Dividend growth investing. The basic concept of DGI investing can be found right in the name.
1)Focus on stocks that provide dividends
2)Focus on dividends that have a track record of increasing
But if I left it at just that I would be doing you a massive disservice. Truthfully there are a myriad of other important factors that go into this. Recently however, DGI has been picking up steam as a safer and smarter long term strategy. Even more recently, contrarian pieces have been sprouting up here and there. I want to go through a few of these other important factors to consider.
The main items of concern when we begin to value a particular stock can be drilled down to the P/E ratio, dividend yield, projected growth, payout ratio and the amount of time (years) that the particular company has raised dividends. How we choose to apply these factors will begin to align us with other strategies. My personal opinion in this long term dividend growth strategy is to align with value investing.
By choosing to set rules around these figures we can begin to drill down on particular issues that fit the scheme. In this wide world of investing it helps to set parameters that allow you to have a manageable amount of options with which you can dig deeper.
Speaking to these “parameters” - this is what I typically use as rules. The P/E ratio needs to be below 20. Anything above this and you are paying for future growth that may or may not happen. There will always be companies you look at as a sure shot even at a 40+ P/E, but we have to consider the value we receive from our money, especially when we are truly focusing on dividends. A company will pay a dividend based on earnings and free cash flow, not on what the market values them at.
So if company A cost $100 a share with a p/e of 40 and had a $1 annual dividend, than you will receive a 1% yield on cost. However, if the same company were fairly valued with a p/e of 20 and $50 share price you would receive a 2% yield on cost.
While these may be basic concepts for some, it is crucial to understand for all. Dividend growth investing is a fairly straight forward and quantifiable strategy, but it is also easy to mess up. Your success is fully predicated on finding value.
I personally aim to find above 2.5% for dividend yield, coupled with less than 60% payout ratio. I have some room to bend on this but this is part of the process where you dig deeper and make decisions that you have to live with. Another factor that goes along with this is a minimum of 10 years of raising dividend payments.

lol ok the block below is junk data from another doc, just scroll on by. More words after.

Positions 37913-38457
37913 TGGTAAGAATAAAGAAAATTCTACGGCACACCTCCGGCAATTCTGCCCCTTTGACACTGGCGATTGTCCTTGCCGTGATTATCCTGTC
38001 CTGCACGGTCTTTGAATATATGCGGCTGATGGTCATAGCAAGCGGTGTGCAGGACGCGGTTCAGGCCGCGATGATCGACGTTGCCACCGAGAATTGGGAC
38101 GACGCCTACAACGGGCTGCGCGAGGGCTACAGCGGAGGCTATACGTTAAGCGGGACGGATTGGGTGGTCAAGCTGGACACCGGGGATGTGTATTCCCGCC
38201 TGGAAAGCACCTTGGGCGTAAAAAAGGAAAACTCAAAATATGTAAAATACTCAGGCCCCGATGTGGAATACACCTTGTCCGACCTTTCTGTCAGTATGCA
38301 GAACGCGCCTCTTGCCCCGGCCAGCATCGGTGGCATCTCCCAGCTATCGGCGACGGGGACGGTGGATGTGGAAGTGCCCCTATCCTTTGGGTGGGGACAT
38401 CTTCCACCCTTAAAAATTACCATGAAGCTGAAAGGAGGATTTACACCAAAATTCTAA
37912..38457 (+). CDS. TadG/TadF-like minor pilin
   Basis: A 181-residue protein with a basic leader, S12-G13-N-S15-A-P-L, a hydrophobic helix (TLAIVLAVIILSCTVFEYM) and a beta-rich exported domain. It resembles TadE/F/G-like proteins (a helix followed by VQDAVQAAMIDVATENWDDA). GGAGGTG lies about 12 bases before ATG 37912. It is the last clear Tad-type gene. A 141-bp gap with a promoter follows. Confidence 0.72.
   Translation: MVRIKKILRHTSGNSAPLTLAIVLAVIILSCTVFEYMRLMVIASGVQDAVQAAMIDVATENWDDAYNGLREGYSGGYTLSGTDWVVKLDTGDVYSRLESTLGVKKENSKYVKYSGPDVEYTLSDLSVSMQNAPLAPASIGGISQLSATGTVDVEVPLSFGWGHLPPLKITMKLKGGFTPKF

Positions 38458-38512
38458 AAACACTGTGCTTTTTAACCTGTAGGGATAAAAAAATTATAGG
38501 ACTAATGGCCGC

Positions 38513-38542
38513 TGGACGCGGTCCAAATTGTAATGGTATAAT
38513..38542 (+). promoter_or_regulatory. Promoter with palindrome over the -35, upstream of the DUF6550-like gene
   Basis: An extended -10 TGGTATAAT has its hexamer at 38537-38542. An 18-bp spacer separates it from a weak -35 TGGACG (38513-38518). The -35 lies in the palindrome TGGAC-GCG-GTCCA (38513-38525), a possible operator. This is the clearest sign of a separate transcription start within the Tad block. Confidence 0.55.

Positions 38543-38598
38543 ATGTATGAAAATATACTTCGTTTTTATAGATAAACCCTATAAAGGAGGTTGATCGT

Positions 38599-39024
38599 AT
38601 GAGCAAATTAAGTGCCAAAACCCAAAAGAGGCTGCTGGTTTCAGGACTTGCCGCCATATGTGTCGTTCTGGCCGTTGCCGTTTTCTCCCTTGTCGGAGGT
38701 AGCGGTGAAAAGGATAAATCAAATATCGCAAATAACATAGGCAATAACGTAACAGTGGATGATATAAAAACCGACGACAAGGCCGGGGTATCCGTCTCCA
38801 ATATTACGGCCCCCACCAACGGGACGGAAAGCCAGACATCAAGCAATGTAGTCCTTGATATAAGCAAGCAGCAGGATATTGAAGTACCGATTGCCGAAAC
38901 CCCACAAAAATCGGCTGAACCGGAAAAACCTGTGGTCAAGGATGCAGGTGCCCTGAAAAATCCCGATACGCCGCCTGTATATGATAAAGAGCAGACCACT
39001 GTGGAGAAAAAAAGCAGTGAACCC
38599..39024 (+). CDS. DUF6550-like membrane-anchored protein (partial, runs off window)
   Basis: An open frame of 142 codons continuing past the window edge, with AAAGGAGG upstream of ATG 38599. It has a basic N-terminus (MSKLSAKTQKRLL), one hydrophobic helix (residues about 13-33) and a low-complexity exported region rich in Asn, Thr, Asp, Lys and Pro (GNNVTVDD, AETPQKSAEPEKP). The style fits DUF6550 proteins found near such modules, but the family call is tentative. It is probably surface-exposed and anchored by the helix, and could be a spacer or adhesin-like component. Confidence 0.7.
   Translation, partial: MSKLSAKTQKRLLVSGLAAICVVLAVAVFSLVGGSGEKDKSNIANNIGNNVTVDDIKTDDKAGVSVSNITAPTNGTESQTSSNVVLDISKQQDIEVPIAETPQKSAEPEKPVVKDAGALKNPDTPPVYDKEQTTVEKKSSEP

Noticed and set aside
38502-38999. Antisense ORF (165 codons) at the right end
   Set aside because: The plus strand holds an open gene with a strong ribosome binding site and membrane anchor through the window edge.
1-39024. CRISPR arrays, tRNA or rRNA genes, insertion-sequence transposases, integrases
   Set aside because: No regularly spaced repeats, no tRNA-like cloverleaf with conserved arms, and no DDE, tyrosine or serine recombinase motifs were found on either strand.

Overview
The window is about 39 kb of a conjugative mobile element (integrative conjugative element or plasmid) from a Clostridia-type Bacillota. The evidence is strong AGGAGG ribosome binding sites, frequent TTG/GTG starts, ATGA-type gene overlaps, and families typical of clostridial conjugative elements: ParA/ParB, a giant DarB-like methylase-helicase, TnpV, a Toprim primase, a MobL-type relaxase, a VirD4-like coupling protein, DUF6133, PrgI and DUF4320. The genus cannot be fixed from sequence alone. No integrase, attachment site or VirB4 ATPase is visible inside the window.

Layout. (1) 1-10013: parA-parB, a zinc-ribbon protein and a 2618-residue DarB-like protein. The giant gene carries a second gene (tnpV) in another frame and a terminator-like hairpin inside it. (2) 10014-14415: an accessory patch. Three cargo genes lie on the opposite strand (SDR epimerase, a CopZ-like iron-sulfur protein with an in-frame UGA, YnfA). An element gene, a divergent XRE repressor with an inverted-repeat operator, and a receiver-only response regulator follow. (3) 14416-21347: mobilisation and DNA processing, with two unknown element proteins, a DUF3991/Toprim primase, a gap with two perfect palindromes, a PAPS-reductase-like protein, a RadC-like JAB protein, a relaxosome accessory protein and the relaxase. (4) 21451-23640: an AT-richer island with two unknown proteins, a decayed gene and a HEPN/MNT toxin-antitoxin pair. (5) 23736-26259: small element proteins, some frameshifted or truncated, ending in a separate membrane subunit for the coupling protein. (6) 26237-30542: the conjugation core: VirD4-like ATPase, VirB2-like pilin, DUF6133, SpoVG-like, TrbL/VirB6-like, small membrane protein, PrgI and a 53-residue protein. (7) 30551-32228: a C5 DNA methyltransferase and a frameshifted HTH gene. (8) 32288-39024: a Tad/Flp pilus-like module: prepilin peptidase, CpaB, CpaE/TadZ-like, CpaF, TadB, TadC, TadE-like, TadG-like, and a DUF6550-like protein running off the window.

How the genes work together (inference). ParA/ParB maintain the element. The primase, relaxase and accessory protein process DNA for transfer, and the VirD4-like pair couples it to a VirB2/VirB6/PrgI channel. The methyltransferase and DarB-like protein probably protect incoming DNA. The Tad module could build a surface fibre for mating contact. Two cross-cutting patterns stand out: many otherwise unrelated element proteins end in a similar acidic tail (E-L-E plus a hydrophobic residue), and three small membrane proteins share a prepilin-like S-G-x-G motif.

Projected growth is a bit trickier but the aim here can be maleable in accordance with what makes you comfortable. For me I am for 10%, this number also includes projected dividend growth. So if the stock raises 4% and the dividend raises 6% - that qualifies as my 10% annual growth.
These are some of the most important metrics that I consider when initially valuing a stock. This would create my list of “see further” stocks that I would begin to critique on a more detailed leveled.
Well if you made it this far then I sincerely hope you enjoyed the inaugural post. I will go into some detail myself at a later date, but let’s be real your not here to hear about me in particular. You’re here to learn! I am still learning myself, but really enjoy finding answer and analyzing thise answers to finer understanding. So with that in my mind feel free to ask questions and let me know me know what you think. Thank you so much for stopping by dgifire.
With all this talk of conservative value investing I want to leave you with a quote by the man himself to give a little perspective and rationalize the concepts. Remember we can go to far in either direction -
“It's far better to buy a wonderful company at a fair price than a fair company at a wonderful price.”
- Warren Buffett
Disclosure: I/we have no positions in any stocks mentioned, and no plans to initiate any positions within the next 72 hours.
Additional disclosure: I am not a professional and this article is opinion only and should not be construed as advice.